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Matthew 5:27-30

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Introduction

27 “You have heard that it was said, ‘You shall not commit adultery.’ 28 But I say to you that everyone who looks at a woman with lustful intent has already committed adultery with her in his heart. 29 If your right eye causes you to sin, tear it out and throw it away. For it is better that you lose one of your members than that your whole body be thrown into hell. 30 And if your right hand causes you to sin, cut it off and throw it away. For it is better that you lose one of your members than that your whole body go into hell.

Last week we looked at Jesus’ phrase, “You have heard that it was said...” and we saw that what Jesus was referring to was not specifically what the Scriptures taught, but rather what the scribes and Pharisees taught and understood those Scriptures to mean. So, in verse 21 he begins a string of teachings that will again and again contrast the teachings of Israel’s religious leaders and that of the true meaning of the OT texts.
Reforming the teachings of the scribes and Pharisees
And again, Jesus isn’t attempting to reform or to correct the law of God, but instead correct the teachings of the scribes and Pharisees. Jesus comes to us and his disciples here in Matthew’s Gospel as a faithful expositor of God’s Word. Just like the Protestant Reformation 500 years ago Jesus intends to bring his people back to the original intent and plain meaning of the Scriptures. It’s why he assured them back in verse 17 and said, “Do not think that I have come to abolish the Law or the Prophets; I have not come to abolish them but to fulfill them.”
Jesus’ teaching is nothing new or heretical
Jesus wasn’t introducing some kind heretical teaching to the Jewish people, instead he was calling the Jewish people back to God and to his Word. And inevitably this meant he would encounter severe opposition by the teachers of his day, because, in essence, what Jesus was saying was that much of what they had been taught concerning God’s law was wrong, and you can imagine how this challenge to the ruling paradigm would ultimately get him killed. Jesus was an incredibly bold individual, and in more ways than one he was very unpopular with the religious authorities of his day.
And so we read here again, today, “You have heard it was said, ‘You shall not commit adultery.’ But I say to you that everyone who looks at a woman with lustful intent has already committed adultery with her in his heart.” It isn’t as though the OT had been misquoted by the scribes, because we see here Jesus quotes verbatim and . So, again, we must remember that Jesus isn’t taking issue with the text itself, but instead he’s concerned with how this text had come to be understood by God’s people.
Now, of course, we’re reading this account some 2,000 years later so when we read it we can easily find ourselves lost by what Jesus is saying here. The question quickly becomes, ‘In what way had the scribes and Pharisees wrongly understood God’s commandment not to commit adultery?’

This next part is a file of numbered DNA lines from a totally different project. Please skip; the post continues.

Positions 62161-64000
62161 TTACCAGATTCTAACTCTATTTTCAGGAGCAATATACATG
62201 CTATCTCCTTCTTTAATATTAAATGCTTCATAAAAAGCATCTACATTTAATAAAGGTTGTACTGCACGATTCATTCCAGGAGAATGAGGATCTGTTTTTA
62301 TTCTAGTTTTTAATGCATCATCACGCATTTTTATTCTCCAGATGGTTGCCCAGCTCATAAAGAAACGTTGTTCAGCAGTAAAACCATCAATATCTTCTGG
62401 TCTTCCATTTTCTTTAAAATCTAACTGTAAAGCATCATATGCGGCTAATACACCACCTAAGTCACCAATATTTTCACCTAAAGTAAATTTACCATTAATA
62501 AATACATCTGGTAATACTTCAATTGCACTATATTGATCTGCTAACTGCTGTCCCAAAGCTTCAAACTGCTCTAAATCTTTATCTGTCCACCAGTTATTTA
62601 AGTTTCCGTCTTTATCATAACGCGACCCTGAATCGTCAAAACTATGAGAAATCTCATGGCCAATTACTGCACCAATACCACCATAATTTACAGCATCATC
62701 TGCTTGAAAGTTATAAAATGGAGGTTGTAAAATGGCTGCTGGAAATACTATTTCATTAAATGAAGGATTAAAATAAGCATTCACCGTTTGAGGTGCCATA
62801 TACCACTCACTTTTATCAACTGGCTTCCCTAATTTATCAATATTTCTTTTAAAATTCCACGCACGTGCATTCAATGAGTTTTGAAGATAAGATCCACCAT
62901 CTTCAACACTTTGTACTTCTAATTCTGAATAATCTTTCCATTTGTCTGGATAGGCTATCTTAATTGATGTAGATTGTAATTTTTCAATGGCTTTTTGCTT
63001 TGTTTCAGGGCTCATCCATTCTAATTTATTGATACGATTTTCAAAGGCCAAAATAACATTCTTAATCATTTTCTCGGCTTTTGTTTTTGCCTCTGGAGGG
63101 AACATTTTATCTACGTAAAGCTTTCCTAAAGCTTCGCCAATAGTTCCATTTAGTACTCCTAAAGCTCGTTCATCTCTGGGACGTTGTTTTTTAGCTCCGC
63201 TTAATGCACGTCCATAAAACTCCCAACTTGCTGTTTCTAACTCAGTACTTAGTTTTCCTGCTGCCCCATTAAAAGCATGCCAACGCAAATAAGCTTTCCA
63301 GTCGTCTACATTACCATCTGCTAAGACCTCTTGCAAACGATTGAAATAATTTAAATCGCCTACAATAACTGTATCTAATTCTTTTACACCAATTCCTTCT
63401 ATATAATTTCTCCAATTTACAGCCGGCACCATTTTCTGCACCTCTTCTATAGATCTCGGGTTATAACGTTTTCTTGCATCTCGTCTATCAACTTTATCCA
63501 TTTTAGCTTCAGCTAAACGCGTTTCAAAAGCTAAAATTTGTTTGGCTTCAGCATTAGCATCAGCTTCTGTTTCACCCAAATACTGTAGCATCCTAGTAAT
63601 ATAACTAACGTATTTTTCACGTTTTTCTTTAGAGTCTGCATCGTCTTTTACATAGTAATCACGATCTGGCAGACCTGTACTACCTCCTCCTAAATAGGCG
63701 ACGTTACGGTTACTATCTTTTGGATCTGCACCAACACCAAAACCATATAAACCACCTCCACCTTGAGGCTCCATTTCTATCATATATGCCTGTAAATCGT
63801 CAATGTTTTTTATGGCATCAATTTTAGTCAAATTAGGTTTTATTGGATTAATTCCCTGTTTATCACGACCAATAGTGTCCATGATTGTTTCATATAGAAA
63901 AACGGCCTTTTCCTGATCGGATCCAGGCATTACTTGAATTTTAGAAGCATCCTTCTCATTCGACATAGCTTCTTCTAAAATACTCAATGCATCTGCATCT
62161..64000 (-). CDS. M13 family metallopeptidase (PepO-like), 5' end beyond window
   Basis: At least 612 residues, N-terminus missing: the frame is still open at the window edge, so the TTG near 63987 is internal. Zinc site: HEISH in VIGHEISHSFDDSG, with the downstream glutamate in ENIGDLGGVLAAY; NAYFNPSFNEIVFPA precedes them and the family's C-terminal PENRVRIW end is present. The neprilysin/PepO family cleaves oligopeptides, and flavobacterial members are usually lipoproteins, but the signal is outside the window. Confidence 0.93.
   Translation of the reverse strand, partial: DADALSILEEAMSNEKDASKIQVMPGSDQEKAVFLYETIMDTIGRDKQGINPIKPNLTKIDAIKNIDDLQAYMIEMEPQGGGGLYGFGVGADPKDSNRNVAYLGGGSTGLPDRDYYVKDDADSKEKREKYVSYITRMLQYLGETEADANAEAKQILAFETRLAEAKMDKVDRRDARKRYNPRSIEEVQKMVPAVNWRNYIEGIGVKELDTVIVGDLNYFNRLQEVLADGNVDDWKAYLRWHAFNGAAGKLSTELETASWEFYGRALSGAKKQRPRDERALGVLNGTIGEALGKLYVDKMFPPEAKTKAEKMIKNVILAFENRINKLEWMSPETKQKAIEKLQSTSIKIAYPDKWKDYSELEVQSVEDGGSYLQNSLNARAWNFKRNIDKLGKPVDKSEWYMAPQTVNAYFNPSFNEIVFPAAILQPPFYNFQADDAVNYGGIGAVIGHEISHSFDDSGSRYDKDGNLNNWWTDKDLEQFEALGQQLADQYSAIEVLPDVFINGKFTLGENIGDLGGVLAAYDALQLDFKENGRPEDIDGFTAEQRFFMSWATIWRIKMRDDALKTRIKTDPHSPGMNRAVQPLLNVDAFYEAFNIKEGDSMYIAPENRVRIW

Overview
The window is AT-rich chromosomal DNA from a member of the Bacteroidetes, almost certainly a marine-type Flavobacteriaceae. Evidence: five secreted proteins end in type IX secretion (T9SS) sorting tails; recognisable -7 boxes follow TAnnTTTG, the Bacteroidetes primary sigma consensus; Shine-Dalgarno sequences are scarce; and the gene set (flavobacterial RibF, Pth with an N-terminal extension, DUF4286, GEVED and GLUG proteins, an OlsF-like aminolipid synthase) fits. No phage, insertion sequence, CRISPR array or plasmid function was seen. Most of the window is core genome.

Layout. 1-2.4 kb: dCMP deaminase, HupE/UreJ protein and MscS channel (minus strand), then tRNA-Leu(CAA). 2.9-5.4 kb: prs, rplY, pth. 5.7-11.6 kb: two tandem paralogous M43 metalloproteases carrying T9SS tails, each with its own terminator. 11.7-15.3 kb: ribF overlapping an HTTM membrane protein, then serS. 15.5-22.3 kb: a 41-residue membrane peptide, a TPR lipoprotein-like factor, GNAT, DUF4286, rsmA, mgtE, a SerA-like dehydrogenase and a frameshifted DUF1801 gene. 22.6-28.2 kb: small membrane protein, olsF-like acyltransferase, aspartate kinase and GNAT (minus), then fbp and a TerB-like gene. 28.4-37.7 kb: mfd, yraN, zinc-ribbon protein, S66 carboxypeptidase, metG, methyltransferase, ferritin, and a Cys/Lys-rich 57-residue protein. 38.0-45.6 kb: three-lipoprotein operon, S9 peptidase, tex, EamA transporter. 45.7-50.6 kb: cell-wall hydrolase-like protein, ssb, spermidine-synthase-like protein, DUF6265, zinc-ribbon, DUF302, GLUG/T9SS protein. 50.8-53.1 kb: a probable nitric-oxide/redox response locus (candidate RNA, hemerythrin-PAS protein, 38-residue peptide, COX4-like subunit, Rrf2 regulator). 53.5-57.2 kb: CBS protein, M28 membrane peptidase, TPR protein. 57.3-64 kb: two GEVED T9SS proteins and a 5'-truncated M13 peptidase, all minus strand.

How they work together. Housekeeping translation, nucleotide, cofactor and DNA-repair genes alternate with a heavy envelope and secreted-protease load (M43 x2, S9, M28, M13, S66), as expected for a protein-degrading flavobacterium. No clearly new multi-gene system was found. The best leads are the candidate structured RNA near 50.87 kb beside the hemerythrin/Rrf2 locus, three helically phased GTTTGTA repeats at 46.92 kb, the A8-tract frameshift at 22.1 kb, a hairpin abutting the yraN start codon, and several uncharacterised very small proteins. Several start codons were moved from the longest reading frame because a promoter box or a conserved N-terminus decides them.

Well, I think the answer to that question is found in verse 28, which says, “But I say to you that everyone who looks at a woman with lustful intent has already committed adultery with her in his heart.” Jesus is saying that we not only commit adultery by manifestly engaging in such behavior, but also by lusting after another person in our hearts, or within our minds.
The heart behind God’s law
So what this tells us is that the accepted teaching of their day included a woody and shallow understanding of God’s law. That there was no emphasis on the intent or the heart behind God’s law, therefore communicating to God’s people that his only intent was for them to restrain their external actions, rather than calling God’s people to restrain their hearts. In fact, we should not be so foolish to think that we can merely restrain our outward conduct while neglecting the sin that rules the affections of our hearts.
Chastity is a matter of both the mind and the body
Jesus is teaching us here that chastity is a matter of both the mind and the body. While we ought to restrain our lusts in our speech and our actions we ought also to restrain our hearts, our minds and our gaze. We ought not to believe that our sexually immoral thoughts are of no consequence, for to merely restrain our actions, and not our thoughts, is a vain endeavor, because sin will surely show us to be fools if we think we can restrain it and yet give it a foothold in our hearts.
Think about it, if sin gains dominion over your heart, then by what instrument do you expect to restrain that sin in your outward conduct? Now, you may be able to do it for while, maybe even a long while comparitively to others. But have you ever taken a garden hose and tried to hold your thumb over the end of it and see if you can completely stop the flow of water? Sometimes at first it seems like you’re going to be successful but all of a sudden the pressure becomes to great for your finger and the water begins squirting out around your thumb. In the same way the force and the pressure of our sinful passions will eventually overcome our attempts to control them.
If we don’t walk over to the spigot, or faucet, and turn the water off at it’s source we’ll never successfully stop the flow of it, we’ll never stop sin’s relentless pursuit to overwhelm us. In the same fashion we must put to death the deeds of the body at their root, namely, the heart and the mind. And if we don’t the consequences are deadly. It’s why Jesus uses such strong language in verses 29-30,
“For out of the abundance of the heart the mouth speaks.” () and later in chapter 7 Jesus says this when speaking of the religious leaders in Israel,

every healthy tree bears good fruit, but the diseased tree bears bad fruit. 18 A healthy tree cannot bear bad fruit, nor can a diseased tree bear good fruit. 19 Every tree that does not bear good fruit is cut down and thrown into the fire. 20 Thus you will recognize them by their fruits.

We should not think that a diseased tree can bear good fruit.
This is why Jesus uses such strong language in verses 29-30,

29 If your right eye causes you to sin, tear it out and throw it away. For it is better that you lose one of your members than that your whole body be thrown into hell. 30 And if your right hand causes you to sin, cut it off and throw it away.